RINGMER SCHOOL IN THE TWENTIES

by

Edith M. Courage (1)

I was born in 1915 and my father was a cowman at Gote Farm.  Large families were common in those days, and I had five brothers and three sisters.  Like most people we lived in a small cottage.  Ours was in Gote Lane.  My father worked seven days a week.  From Monday to Saturday he started at 5.0 a.m. and worked until 5.0 p.m. and then returned, carrying a lantern in the winter months, at 8.30 pm for the third milking of a few heavy milkers.  One Sunday in seven was called his day off but he still had to work from 5.0 to 8.30 am.  Mother was up at 4.45 a.m. to light the fire and make tea.

I started school when I was five and left at fourteen.  My first memory of being at this school was that it was so terribly cold.  There were two classes in each of the big rooms with just a big old boiler in one corner.  The old building was all there was.  The rooms were awfully cold and we got chilblains on our feet and I don’t like remembering that at all.  There were about 200 pupils but it was very difference from nowadays.  Now there are so many families in Ringmer, but then most of the families here were children of workers on either the farms or the building works, the saw mills or the brick works of the Glyndebourne estate or the children of local shopkeepers.  Many families had five or six children going to this one school so you had lots of brothers and sisters.  As they were in the same school as you, you felt you had a bit of company from home.

Mr Gurr, the headmaster, was very strict.  He would call out “One” and we put our hands on the seats of our desks, “Two” and we stood up, “Three” we let go of our seats and stood upright, and then left turn.  This we did every time we moved out of class, like a regiment of soldiers.  Woebetide the boy who did not raise his hat to him when he got to school.

There were two infant teachers, one teacher took Standard 1 and 2, another 3 and 4, another 5 and 6 and then the headmaster took Standard 7.  In those days you went up by your ability to do the work in a class, not by your age.  If we were good enough we went up and got into Standard 7 quite quickly and we stayed there for two or three years.  If you  were not so good then you could leave after Standard 5, so I think we had to work extra hard to try to get up out of Standard 5.  There were three terms in the year and no half term holidays or any other holidays during the year except Empire Day.  In those days attendance was very important.  At the end of each year the children who had full attendance for the year had their photograph taken with the headmaster.  This we thought a great honour.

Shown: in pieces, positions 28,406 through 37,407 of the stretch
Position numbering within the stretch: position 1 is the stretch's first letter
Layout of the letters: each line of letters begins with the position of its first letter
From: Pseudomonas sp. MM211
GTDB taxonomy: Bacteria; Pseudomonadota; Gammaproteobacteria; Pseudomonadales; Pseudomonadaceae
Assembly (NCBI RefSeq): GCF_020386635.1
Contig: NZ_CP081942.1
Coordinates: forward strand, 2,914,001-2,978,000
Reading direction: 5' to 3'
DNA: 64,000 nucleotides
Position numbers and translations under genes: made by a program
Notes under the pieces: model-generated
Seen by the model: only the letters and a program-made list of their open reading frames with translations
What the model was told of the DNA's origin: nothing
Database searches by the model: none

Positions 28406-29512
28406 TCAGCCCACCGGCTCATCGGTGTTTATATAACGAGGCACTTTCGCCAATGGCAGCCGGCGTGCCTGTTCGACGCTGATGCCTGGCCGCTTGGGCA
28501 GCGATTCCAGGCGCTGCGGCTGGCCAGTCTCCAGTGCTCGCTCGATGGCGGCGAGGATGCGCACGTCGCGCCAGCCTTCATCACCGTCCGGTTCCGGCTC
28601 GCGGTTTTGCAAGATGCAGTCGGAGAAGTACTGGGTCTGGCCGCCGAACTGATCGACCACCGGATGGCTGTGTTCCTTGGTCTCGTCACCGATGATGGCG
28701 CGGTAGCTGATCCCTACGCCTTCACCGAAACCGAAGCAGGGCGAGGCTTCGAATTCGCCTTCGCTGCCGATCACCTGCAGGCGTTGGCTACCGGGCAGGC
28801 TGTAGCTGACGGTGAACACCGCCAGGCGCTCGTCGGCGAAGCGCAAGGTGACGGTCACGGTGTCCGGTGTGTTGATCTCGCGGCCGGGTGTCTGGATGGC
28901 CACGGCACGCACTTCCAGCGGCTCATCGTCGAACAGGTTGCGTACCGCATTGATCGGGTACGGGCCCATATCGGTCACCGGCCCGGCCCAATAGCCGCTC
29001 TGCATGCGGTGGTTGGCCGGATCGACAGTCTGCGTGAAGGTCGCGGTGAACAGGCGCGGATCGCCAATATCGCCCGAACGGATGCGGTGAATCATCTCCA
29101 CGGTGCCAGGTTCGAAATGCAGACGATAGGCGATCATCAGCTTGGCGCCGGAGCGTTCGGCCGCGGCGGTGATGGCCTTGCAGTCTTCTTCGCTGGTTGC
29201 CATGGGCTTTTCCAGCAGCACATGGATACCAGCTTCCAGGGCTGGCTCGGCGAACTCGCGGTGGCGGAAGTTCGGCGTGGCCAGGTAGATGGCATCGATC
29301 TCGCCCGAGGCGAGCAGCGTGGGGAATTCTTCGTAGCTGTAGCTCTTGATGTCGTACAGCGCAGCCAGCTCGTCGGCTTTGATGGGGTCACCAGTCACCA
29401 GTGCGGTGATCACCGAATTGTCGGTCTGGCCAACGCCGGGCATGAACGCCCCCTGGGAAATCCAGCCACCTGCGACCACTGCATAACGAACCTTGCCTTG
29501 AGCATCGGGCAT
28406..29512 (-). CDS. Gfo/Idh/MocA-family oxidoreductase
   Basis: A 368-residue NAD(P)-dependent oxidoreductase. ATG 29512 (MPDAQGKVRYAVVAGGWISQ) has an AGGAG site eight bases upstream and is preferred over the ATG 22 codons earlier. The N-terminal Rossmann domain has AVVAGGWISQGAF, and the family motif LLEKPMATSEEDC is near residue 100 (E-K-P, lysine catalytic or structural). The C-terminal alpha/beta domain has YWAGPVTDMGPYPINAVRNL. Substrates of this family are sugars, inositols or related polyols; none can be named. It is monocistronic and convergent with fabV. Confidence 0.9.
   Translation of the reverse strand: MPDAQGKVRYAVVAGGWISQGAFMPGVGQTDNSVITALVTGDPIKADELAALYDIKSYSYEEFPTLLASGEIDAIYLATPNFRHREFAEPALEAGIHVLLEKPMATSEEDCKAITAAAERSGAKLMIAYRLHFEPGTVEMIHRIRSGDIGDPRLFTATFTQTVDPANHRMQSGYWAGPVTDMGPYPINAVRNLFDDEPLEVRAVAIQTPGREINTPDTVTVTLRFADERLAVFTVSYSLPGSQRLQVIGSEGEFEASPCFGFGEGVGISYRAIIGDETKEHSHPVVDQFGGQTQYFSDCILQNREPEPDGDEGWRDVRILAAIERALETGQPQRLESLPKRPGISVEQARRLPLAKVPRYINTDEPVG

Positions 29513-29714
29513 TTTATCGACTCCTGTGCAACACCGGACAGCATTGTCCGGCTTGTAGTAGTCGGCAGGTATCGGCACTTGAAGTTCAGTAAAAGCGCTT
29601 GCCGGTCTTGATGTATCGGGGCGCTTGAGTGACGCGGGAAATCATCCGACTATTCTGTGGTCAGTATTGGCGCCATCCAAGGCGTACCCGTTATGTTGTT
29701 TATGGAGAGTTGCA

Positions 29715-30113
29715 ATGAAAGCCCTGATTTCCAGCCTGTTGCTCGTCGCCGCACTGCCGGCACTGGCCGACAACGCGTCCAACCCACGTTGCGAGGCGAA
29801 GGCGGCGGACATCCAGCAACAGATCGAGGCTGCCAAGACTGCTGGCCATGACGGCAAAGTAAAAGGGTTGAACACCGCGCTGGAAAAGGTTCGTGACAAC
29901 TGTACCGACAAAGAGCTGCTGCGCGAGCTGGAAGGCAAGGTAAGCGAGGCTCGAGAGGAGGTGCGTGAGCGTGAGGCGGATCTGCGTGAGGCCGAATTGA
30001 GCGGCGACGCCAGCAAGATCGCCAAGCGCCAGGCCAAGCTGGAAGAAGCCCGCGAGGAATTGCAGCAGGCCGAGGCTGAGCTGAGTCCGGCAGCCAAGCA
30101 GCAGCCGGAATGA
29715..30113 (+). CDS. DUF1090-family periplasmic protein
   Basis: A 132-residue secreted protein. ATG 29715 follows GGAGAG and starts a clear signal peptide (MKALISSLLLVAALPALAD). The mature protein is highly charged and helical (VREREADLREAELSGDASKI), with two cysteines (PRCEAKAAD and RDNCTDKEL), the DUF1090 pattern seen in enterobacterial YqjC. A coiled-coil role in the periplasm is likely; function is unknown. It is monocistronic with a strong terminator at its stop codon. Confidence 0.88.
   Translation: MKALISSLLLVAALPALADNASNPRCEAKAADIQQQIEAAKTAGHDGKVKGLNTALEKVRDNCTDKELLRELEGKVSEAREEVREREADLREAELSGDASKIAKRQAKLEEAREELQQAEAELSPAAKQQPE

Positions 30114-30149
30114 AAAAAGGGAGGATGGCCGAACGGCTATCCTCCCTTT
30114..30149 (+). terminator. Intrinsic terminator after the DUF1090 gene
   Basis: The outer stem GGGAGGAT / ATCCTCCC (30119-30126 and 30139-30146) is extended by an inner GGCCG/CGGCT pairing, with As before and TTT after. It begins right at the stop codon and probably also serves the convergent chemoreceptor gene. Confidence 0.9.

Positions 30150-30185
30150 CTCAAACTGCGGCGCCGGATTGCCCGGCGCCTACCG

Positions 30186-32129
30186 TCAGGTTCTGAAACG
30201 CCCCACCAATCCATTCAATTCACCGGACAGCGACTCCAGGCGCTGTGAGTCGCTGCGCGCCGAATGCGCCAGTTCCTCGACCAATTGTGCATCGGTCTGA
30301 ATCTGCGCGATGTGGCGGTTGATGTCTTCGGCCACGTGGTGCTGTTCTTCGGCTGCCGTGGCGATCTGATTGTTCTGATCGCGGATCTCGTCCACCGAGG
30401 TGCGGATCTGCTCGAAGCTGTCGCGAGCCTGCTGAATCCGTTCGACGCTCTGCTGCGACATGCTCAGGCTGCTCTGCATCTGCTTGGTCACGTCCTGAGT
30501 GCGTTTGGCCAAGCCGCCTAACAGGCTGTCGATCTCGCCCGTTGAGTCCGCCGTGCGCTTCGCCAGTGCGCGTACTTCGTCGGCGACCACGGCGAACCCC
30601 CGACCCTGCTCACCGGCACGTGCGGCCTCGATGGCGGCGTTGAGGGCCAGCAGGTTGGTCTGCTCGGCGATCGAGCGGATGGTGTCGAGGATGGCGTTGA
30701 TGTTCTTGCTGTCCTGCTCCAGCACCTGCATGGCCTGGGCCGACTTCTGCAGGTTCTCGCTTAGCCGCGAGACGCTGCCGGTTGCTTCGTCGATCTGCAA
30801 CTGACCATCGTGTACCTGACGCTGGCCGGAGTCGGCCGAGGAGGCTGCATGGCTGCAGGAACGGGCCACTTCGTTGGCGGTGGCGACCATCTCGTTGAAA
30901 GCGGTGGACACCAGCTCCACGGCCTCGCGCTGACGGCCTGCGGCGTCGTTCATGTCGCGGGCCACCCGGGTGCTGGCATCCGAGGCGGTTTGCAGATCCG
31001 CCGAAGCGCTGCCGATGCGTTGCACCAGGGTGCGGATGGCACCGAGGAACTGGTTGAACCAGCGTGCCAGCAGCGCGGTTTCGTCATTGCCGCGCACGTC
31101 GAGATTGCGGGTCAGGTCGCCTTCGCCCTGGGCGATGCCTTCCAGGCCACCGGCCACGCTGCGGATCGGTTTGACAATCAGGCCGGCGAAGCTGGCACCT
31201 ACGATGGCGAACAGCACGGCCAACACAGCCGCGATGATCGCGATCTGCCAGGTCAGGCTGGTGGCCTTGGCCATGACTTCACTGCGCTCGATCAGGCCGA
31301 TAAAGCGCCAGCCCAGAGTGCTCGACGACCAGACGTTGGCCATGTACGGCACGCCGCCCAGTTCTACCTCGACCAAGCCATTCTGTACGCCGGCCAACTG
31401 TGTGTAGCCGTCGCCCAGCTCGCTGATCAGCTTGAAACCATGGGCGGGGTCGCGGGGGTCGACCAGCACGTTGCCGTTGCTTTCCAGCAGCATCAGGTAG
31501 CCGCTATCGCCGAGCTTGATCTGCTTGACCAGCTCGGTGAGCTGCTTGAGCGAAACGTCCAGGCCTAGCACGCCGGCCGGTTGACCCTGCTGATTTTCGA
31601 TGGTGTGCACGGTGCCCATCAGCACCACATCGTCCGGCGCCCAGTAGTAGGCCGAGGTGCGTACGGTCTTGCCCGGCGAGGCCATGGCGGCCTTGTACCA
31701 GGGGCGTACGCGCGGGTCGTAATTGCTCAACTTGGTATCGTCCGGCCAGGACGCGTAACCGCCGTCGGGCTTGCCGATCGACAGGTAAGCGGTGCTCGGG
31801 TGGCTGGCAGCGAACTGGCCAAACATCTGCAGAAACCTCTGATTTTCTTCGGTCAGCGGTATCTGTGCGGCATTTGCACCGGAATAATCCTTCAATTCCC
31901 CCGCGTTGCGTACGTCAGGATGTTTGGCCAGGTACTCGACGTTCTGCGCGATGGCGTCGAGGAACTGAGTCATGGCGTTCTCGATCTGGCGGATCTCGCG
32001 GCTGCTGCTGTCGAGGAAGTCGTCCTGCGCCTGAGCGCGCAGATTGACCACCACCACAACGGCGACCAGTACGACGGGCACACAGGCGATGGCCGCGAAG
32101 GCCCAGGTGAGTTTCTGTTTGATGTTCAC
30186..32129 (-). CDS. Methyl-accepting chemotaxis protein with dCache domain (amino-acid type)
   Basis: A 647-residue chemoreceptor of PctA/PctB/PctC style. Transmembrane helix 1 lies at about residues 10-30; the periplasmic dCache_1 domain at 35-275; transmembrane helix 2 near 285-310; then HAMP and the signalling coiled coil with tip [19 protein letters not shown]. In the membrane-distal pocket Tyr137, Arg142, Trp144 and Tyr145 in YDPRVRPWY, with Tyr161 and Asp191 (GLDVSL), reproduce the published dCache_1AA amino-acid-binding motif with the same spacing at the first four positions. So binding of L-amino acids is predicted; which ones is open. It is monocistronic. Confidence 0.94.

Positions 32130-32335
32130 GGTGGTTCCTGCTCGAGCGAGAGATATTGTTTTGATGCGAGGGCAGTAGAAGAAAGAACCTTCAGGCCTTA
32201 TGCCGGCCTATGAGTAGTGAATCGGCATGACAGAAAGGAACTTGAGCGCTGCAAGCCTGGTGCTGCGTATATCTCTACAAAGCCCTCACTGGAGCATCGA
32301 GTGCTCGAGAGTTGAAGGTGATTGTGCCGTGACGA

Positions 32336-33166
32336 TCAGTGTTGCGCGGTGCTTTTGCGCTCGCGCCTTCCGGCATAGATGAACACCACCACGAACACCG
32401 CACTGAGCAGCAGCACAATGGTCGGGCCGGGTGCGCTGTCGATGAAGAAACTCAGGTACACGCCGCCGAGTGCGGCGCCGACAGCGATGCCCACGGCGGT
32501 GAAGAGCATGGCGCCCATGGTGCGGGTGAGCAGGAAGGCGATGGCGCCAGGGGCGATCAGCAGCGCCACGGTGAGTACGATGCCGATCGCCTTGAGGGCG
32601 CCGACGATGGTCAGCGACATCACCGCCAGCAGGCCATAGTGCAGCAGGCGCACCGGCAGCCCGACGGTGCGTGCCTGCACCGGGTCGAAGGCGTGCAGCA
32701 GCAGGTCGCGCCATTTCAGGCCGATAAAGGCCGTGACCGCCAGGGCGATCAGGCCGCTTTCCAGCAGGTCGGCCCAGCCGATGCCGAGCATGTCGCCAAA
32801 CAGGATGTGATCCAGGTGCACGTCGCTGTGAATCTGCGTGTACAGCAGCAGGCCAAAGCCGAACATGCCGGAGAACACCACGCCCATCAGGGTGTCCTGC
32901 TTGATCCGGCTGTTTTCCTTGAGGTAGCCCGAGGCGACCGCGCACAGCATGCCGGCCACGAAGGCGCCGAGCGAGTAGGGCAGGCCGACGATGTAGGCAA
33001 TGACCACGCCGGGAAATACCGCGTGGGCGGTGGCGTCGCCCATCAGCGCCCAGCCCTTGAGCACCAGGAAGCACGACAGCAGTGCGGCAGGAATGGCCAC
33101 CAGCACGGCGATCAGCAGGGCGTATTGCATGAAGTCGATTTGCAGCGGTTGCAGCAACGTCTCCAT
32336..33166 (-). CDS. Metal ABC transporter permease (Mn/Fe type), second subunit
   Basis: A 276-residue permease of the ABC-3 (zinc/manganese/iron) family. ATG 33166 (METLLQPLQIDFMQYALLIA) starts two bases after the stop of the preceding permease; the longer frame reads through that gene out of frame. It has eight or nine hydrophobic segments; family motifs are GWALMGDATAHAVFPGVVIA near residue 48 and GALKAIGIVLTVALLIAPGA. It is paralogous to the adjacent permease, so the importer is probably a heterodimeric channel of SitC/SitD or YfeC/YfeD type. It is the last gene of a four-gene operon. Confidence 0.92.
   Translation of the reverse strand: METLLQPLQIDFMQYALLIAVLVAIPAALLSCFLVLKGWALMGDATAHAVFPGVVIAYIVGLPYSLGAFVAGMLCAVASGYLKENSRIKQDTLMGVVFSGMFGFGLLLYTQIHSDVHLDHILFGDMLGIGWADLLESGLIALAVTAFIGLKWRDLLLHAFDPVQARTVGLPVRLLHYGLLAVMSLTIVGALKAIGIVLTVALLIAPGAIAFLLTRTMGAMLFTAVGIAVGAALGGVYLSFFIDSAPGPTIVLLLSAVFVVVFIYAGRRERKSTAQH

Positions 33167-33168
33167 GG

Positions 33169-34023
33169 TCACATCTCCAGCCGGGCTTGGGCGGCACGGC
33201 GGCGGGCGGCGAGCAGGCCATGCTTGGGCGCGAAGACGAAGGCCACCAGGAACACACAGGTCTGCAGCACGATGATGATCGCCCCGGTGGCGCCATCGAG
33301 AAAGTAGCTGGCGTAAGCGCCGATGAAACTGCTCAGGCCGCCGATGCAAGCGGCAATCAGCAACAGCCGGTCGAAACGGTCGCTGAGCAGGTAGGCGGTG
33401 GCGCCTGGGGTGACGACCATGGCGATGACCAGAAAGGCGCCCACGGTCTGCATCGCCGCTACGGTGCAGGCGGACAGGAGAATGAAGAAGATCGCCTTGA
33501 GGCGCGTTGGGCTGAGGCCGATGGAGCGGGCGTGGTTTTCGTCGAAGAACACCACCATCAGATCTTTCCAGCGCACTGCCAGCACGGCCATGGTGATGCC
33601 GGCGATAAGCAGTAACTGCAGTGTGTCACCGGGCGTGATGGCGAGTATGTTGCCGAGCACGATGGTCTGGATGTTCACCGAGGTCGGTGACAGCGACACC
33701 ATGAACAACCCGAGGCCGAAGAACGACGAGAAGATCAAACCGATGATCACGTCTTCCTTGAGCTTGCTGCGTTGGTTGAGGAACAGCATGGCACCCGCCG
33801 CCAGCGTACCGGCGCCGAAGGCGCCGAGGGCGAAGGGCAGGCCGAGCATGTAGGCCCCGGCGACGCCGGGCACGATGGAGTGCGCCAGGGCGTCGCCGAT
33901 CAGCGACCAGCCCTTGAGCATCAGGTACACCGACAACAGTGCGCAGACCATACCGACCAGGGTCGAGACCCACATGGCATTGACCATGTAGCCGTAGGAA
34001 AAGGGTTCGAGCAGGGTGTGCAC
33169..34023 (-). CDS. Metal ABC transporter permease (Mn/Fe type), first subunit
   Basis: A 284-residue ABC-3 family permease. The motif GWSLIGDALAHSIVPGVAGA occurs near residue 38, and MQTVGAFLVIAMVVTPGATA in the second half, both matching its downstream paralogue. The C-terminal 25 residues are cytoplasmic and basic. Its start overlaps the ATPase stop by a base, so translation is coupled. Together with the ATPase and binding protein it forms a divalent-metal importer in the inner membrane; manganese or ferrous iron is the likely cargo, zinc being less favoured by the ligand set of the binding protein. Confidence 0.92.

The subjects taught were reading and recitation, which went together, writing, arithmetic, scripture, history, geography, composition and dictation.  For dictation we used to have a story read to us and we had to write it down, spell it correctly and punctuate it.  In the infants I don’t remember ever using a slate.  We had a book and a pencil from the start.  Later we wrote with pens.  A metal nib was fitted into the wooden handle and we had to keep dipping the pen.  There was an ink well in a hole in the desk and this was filled with blue-black ink by monitors.  We had to make thin up-strokes and thicker down-strokes.  There was a dictionary in the room but we would not be allowed to look words up to find out how to spell them.  Teacher would never have admitted that she could not spell a word or that she did not know anything.

The arithmetic seems fairly hard to me now.  My second cousin was 12 years old in 1900 when she answered these two questions in the headmaster’s periodical examination:-

1.      A pavement of 59ft. 7ins. X 58ft. 9ins. Consists of square tiles of equal size.  Find the greatest possible surface of each tile.

2.      A bankrupt paid his creditors 3s 9d in the pound.  What was the amount of his debt if his assets were £269 15s 4½d?

We had drawing and painting, needlework and the dreaded drill.  We had to stand in straight lines out in the cold and do bending, stretching and twisting exercises in time with each other.  There was no P.E. apparatus at all.  For needlework we used to practise very small and neat stitches.  We also learned to make neat patches.  This was a very important skill for clothes were repaired again and again when they began to wear out.  Dresses were passed down through the family.  Once I had a new serge dress and it scratched and itched horribly but I didn’t tell Mum.  It was the first new dress I ever had and I was not going to risk losing it.  When it was washed it got better and didn’t itch so much.  A lot of girls wore starched pinafores with bits of lace round the bottom.  They looked very smart but I don’t ever remember wearing one.  All the boys wore short trousers or ‘knickers’ as they were called.  They did not go into long trousers until they were 13 or 14 years old.